The Government has announced plans to use “offensive capabilities” in a bid to curb the growing number of cyber attacks.
Following the recent, high-profile ransomware attacks which have impacted both global and local businesses, the Government has directed the Australian Signals Directorate to go on the offensive to “disrupt, degrade, deny and deter organised offshore cyber criminals”.
The Government has also set-up a military unit, under the Australian Defence Forces, called the Information Warfare Division which was launched earlier this week.
“The use of this capability, which is currently used to help target, disrupt and defeat terrorist organisations such as Daesh, is subject to stringent legal oversight and consistent with our obligations under international law,” Dan Tehan, minister assisting the Prime Minister for cyber security said.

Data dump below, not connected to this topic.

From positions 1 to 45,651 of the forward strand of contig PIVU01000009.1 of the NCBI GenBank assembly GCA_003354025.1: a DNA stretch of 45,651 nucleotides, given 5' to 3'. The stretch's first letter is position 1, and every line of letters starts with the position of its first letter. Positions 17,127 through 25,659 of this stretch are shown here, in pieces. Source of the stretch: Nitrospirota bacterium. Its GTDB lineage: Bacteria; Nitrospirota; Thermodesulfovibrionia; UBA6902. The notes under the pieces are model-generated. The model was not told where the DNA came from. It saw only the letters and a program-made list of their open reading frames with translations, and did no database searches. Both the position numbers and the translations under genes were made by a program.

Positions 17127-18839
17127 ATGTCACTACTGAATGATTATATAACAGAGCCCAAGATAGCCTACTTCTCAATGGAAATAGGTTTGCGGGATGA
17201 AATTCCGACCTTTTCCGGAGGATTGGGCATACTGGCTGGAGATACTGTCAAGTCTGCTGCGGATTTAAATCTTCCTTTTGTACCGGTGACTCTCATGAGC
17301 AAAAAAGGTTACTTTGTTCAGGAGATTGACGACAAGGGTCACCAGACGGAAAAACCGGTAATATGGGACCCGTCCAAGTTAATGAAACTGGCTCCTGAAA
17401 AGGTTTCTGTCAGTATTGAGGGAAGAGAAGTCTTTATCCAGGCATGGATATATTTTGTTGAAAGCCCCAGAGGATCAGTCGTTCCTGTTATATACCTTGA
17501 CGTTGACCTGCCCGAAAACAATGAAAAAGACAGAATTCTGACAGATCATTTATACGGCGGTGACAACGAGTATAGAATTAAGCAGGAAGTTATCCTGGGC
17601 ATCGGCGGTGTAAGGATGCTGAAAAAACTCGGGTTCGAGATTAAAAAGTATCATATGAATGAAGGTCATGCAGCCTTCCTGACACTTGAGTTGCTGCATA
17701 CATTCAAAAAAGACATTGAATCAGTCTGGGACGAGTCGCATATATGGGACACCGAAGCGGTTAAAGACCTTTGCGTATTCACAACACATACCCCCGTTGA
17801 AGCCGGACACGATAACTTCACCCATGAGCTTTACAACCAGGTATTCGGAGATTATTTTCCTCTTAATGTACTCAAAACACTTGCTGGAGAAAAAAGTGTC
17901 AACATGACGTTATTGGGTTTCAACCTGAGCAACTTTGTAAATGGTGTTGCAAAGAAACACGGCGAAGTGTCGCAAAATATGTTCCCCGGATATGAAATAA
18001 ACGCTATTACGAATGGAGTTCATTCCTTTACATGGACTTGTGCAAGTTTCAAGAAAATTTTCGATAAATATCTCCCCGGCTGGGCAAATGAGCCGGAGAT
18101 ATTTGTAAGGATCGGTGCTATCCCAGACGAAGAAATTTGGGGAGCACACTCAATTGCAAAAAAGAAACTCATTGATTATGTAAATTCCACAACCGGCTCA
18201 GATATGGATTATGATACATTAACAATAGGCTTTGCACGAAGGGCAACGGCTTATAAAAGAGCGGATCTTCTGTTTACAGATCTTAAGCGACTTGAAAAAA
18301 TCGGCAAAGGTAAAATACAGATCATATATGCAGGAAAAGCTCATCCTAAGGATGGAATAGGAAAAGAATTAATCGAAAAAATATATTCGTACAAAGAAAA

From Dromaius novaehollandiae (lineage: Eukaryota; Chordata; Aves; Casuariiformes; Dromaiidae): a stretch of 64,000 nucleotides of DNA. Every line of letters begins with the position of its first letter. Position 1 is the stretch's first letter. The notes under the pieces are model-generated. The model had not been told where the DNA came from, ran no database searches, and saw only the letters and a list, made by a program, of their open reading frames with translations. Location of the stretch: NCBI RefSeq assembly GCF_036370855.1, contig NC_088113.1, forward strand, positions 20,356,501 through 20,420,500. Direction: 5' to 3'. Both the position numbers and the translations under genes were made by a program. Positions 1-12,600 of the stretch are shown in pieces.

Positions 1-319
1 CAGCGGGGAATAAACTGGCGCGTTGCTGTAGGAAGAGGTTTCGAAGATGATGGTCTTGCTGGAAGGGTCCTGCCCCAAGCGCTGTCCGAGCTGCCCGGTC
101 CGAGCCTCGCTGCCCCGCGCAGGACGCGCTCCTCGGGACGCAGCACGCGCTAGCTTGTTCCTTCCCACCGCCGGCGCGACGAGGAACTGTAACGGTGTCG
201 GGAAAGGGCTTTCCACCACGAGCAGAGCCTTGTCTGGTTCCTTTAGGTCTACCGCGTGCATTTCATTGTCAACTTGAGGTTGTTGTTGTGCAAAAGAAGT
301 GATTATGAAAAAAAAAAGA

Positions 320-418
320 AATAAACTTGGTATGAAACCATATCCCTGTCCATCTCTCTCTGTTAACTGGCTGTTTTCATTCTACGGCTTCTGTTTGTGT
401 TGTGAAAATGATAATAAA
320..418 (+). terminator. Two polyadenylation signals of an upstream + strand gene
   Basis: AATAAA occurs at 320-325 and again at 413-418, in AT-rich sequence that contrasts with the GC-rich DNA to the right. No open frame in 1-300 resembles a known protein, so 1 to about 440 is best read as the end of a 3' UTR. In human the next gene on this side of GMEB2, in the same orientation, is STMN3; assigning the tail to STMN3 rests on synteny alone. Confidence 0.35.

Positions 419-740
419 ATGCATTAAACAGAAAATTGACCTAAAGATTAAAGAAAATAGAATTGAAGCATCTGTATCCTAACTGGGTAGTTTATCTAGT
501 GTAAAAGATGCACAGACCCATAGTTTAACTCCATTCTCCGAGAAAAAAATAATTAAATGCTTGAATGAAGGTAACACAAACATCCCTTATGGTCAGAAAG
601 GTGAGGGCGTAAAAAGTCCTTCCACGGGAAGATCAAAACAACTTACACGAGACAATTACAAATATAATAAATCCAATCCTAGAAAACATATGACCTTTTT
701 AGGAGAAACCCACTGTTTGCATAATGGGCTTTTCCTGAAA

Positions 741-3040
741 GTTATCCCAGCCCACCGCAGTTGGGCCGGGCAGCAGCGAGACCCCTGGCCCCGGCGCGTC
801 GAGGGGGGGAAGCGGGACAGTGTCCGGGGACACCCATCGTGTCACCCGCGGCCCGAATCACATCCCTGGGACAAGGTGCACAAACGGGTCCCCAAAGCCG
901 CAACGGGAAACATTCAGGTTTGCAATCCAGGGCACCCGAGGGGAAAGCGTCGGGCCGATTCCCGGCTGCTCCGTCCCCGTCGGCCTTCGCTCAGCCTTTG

Since its inception at the end of 2014, there have been more than 114,000 reports of cybercrime registered with the Australian Cybercrime Online Reporting Network (ACORN) with 23,700 reported in the last six months.
“Our response to criminal cyber threats should not just be defensive,” Tehan continued.
“We must take the fight to the criminals.”
Tehan stressed that businesses must be proactive in protecting themselves online as cyber threats continued to rise.
Speaking to Insurance Business
after the recent Petya cyber attack, Samuel Rogers, national practice leader for cyber risk at JLT
, said that businesses need to build a cyber secure culture to help curb risk.
“The biggest issue, and this is something insurers are paying attention to as well, is building an information secure culture within your organisation,” Rogers said.
“The weakest link, when it comes to information security in any organisation, is between the person sitting in front of a screen and the computer itself.”
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